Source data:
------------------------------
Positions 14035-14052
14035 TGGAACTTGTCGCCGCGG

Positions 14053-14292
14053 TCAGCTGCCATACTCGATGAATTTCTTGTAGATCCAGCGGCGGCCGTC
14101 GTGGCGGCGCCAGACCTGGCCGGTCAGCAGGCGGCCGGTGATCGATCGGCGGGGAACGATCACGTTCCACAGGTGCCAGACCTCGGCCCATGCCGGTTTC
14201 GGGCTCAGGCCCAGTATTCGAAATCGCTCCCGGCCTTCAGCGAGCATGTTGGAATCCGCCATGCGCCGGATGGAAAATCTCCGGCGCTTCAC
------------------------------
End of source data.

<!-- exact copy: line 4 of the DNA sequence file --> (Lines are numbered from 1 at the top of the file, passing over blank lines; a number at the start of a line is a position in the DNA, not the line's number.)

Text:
14053 TCAGCTGCCATACTCGATGAATTTCTTGTAGATCCAGCGGCGGCCGTC